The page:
2014 – A Watershed Year for Public Education
The year 2014 will be remembered as a watershed year for public education in California as many of the bureaucratic strings that were previously attached to school funding have been relaxed. And that is good news for those who have a strong belief in local control of our county schools.
AB 97 made major changes to the way the state allocates funding to our 10 local school districts. School funding will now be based on grade levels and demographic data for each district. This legislation was the culmination of more than a decade of research and policy work on our K-12 funding system. The bill is entitled Local Control Funding Formula (LCFF) and was developed on the principles of simplicity, transparency, equity and most importantly, performance (student achievement). This historic reform is based on an empowerment model that is designed to engage parents, students, teachers, administrators, community members and other key stakeholders in an ongoing dialogue about what is best for their schools.
It will also include a new accountability model for our schools. This new model, called the Local Control Accountability Plan (LCAP), has eight distinct priorities: student engagement, school climate, course access, student achievement, parental involvement, performance standards, basic services and other student outcomes. The transfer of authority from the state to local school districts means that accountability for our schools’ successes, or failures, will now be grassroots and not state-driven. School districts will be holding public hearings in May and June to allow for community input.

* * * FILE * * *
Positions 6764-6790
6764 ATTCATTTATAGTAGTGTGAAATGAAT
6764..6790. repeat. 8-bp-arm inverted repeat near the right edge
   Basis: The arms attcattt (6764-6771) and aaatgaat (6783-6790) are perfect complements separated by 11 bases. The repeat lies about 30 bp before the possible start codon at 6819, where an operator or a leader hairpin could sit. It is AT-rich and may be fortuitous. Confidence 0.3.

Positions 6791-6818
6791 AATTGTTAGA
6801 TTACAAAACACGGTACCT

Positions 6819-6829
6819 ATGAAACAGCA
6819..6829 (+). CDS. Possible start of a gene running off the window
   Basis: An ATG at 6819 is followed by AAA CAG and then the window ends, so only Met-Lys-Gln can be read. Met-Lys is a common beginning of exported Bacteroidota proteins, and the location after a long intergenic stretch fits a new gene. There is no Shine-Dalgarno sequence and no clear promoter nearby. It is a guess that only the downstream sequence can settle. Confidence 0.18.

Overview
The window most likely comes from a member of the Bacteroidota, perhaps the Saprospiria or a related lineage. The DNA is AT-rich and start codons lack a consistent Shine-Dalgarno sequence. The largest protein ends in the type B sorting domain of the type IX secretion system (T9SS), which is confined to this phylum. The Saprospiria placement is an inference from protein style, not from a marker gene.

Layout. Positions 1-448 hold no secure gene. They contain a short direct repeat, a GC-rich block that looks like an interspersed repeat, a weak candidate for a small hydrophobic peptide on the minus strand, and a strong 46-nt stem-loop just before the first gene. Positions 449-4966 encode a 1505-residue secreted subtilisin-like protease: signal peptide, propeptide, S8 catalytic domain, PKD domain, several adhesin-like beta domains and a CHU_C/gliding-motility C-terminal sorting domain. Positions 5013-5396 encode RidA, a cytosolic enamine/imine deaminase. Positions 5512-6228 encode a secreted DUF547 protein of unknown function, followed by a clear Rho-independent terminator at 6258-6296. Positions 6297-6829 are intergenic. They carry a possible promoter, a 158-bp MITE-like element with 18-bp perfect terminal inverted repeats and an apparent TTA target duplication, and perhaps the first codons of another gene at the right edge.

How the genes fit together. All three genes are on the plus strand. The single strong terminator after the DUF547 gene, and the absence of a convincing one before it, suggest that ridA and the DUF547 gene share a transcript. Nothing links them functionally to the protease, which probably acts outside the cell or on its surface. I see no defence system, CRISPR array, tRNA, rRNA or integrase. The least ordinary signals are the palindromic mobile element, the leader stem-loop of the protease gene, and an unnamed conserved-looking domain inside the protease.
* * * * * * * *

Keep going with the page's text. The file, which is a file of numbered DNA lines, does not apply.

Because of these changes, I believe that the position of school board trustee will be one of the most important elected positions in any city or county and just as important as that of a City Council member or Supervisor, for where else can such important decisions be made that affect the lives of so many?
Gov. Brown in his State of the State addressed the matter of Local Control Funding by stating “Instead of prescriptive commands issued from headquarters here in Sacramento, more general goals have been established for each local school to attain, each in its own way. This puts the responsibility where it has to be: in the classroom and at the local district. With six million students in California there is no way the state can micromanage teaching and learning in all the schools from El Centro to Eureka – and we should not even try.”
So how do we create change without creating chaos? For one, we as educators need to listen to students, teachers, parents, businesses, and informed community members, while relying on research and data to help us define best practices for teaching and learning. What works in the classroom in one district may not work in a similar classroom in another district. We are a very diverse county. The choices that each district will have to make in regard to which educational programs and services to keep, and which to let go of, will not be easy; however, I believe that we are up to this challenge.
Michael C. Watkins
County Superintendent of Schools
Santa Cruz County Office of Education